Pan Thumped Snickerdoodles

There are times when I think I’ve done, baked, eaten and shared every cookie there is.

Luckily, each time my ego begins to slip in this direction, I stand corrected by something new and innovative that someone other than me thought up.

Case in point: pan thumping (and now you too will have the 1997  one hit wonder genius, Tub Thumping in your head).

Pan thumping’s (well, actually, banging…I just wanted you to join me in my Chumbawumba misery) mistress, Sarah Kieffer gives the fully skinny on the technique in her new book: 100 cookies: The baking book for every kitchen.  Arthur of the popular blog, The Vanilla Bean Blog, she discovered the ripply-edge effect of picking up and (gently) banging the edge of the pan of cookies starting at the half-baked mark while on a quest to find the ultimate chocolate chip cookie.

It’s a little like cookie dough whack-a-mole.  About halfway through the bake, you go in for the first bang, allow the cookies to puff up and then repeat at two (or so) minute intervals until your cookies are to desired doneness.  The result is a crispy ripply edge and chewy center.

Ms. Kieffer’s original pan banging recipe was for chocolate chip cookies.  I haven’t tried that recipe yet, but did jump right in with the snickerdoodle version.  Because it’s fall.  And cinnamon = fall.

The verdict: delicious and gorgeous.  The pan banging takes a little more attention (and time–you have to bake them one pan at a time), but the results were thin, crispy and chewy.  Basically snickerdoodle nirvana.

I did make one slight adjustment to the recipe, that I’d recommend if you already have the ingredient on hand.  Right before these cookies, I made a couple of my favorite chocolate cakes, Lori’s Chocolate Midnight Cake and used up the last of my vanilla.  Not willing to stop my baking process to run to the store, I subbed in a reduced amount of almond extract.  If you have some, try it out.  The difference is subtle but enough to make them a little unique.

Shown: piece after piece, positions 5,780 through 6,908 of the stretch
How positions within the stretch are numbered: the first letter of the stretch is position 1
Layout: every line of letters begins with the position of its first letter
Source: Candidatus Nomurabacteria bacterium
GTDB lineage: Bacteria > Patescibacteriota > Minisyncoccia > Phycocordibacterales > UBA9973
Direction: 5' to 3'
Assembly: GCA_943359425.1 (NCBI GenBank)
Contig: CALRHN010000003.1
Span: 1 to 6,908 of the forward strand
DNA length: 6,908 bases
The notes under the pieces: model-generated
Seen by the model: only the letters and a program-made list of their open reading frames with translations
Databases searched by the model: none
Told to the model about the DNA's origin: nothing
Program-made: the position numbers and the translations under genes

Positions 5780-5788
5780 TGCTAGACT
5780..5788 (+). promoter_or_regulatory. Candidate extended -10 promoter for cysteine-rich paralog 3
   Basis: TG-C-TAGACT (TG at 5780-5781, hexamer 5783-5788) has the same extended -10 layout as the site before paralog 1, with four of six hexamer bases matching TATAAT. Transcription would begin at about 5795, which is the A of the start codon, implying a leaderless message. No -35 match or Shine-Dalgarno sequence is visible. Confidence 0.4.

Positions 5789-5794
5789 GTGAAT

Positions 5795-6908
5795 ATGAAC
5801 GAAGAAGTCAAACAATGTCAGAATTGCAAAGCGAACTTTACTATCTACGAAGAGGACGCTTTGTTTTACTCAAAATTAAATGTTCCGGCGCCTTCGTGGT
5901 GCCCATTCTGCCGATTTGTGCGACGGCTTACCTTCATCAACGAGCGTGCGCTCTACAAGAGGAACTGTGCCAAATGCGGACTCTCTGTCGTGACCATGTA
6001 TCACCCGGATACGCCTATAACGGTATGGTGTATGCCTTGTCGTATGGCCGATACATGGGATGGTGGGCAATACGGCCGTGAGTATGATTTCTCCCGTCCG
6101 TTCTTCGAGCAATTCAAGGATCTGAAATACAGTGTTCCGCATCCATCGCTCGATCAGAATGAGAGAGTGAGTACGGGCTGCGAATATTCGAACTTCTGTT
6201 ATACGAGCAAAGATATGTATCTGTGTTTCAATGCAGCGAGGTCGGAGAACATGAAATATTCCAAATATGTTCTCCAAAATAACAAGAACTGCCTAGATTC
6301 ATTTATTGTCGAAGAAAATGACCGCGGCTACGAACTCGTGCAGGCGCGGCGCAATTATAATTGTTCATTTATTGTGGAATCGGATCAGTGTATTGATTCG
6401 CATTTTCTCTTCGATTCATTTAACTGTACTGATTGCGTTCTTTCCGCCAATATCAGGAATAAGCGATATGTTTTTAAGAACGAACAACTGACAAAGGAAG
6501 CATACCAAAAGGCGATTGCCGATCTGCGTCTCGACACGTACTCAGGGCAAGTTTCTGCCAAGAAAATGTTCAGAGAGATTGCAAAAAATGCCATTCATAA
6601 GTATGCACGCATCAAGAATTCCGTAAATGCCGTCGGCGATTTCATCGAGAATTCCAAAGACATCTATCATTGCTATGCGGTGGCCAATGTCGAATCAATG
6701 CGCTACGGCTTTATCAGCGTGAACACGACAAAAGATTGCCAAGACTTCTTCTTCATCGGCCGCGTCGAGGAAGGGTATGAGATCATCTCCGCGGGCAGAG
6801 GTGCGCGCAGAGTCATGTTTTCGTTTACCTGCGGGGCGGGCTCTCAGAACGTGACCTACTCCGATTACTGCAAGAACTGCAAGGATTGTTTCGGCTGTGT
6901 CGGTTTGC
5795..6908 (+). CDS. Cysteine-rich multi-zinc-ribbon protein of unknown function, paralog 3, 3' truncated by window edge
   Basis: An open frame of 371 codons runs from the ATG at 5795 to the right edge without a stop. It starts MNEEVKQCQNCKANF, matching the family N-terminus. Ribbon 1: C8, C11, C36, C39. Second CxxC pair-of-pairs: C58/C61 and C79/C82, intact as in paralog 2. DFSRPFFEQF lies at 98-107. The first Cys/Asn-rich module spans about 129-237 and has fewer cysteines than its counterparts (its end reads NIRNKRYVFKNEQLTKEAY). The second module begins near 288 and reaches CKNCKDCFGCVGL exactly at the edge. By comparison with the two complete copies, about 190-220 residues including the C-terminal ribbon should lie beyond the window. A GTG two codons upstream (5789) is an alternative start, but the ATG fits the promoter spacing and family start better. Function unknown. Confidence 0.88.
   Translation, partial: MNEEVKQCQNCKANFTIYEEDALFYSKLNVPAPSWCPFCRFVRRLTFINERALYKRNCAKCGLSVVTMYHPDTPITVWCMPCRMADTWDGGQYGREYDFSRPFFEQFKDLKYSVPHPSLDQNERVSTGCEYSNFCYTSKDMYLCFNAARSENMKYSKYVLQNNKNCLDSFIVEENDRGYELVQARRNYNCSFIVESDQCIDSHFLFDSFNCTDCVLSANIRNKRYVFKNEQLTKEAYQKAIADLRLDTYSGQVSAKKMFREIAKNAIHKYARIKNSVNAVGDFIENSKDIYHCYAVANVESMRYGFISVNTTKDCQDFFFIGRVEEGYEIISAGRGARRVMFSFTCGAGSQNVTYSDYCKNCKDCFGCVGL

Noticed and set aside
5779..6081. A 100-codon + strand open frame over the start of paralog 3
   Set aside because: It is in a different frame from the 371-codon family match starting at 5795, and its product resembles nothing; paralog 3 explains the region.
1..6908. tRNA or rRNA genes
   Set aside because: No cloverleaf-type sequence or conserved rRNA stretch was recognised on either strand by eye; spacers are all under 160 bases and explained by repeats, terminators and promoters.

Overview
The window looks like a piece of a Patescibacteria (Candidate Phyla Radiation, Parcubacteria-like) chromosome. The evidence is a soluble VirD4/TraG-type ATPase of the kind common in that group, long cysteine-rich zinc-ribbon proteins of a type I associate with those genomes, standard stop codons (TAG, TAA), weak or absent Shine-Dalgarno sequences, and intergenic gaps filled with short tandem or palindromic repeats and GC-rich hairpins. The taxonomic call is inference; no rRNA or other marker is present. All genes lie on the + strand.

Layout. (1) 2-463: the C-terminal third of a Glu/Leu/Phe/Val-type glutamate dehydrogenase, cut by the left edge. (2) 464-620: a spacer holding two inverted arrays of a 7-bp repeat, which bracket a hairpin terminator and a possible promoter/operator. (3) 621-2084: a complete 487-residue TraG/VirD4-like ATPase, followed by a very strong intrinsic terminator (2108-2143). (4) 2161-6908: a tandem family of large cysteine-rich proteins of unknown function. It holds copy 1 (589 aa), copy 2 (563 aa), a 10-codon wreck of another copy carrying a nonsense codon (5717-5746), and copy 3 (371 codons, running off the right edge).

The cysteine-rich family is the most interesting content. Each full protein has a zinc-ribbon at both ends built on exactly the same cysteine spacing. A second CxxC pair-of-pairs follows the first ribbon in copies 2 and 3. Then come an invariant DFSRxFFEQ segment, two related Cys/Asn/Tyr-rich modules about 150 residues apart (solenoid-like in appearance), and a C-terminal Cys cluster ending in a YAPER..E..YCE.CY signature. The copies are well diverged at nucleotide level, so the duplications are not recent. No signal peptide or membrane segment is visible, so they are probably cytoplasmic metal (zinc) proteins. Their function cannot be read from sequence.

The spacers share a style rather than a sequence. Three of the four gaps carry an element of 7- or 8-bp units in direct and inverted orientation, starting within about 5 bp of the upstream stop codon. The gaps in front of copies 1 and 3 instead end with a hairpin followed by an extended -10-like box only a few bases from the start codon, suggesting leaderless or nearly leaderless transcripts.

And, just in case it’s still not stuck in your head.  I’ll leave this here:

(Pan Banged) Snickerdoodles

adapted just slightly from Sarah Kieffer


  • 2 C (184g) all-purpose flour
  • 1 tsp baking soda
  • 3/4 tsp salt
  • 1/2 tsp cream of tartar
  • 1/4 tsp freshly grated nutmeg
  • 1 C (227 g) unsalted butter at room temp
  • 1 3/4 C (350g) granulated sugar, separated
  • 1 large egg, room temp
  • 1 tsp vanilla extract (or 1/2 tsp almond extract)
  • 1 TBS ground cinnamon


  1. Adjust oven rack to center and pre-heat to 350 degrees.  Line three sheet pans with parchment (or aluminum foil, dull-side up).
  2. In a small bowl, whisk together flour, baking soda, salt, cream of tartar and nutmeg.
  3. In the bowl of stand mixer fitted with a paddle, beat butter on medium until creamy (about 1 minuye).  Add 1 1/2 C  (300g) of the sugar and beat until very light, 2-3 minutes.  Add the egg and vanilla (or almond extract) and mix on low to combine.  Add the flour mixture and mix on low until just combined.
  4. In a small bowl, stir together remaining sugar and cinnamon.
  5. For the dough into balls.  The original recipe calls for 3 oz balls.  I prefer a smaller cookie and used a 1 ounce scoop.  Roll each dough ball in the cinnamon-sugar mixture.
  6. Place on pan an equal distance apart (if 3 oz balls, you’ll fit about 4 on half-sheet pan.  Twice that if using 1 oz scooper).
  7. Bake the cookies one pan at a time.  Bake until the dough balls have flattened but are puffed slightly,  8 minutes (closer to 7 in my own oven).  Life one side of the sheet pan up about 4 inches and gently let it drop against the oven rack.  After the cookies puff up again, repeat.  Repeat a few more times, baking 14-15 minutes total, until the edges are golden brown but the centers are still lightish.
  8. Transfer pan to a wire rack and let the cookies cool for 10 minutes.  After this, move to rack (no pan) to cool completely.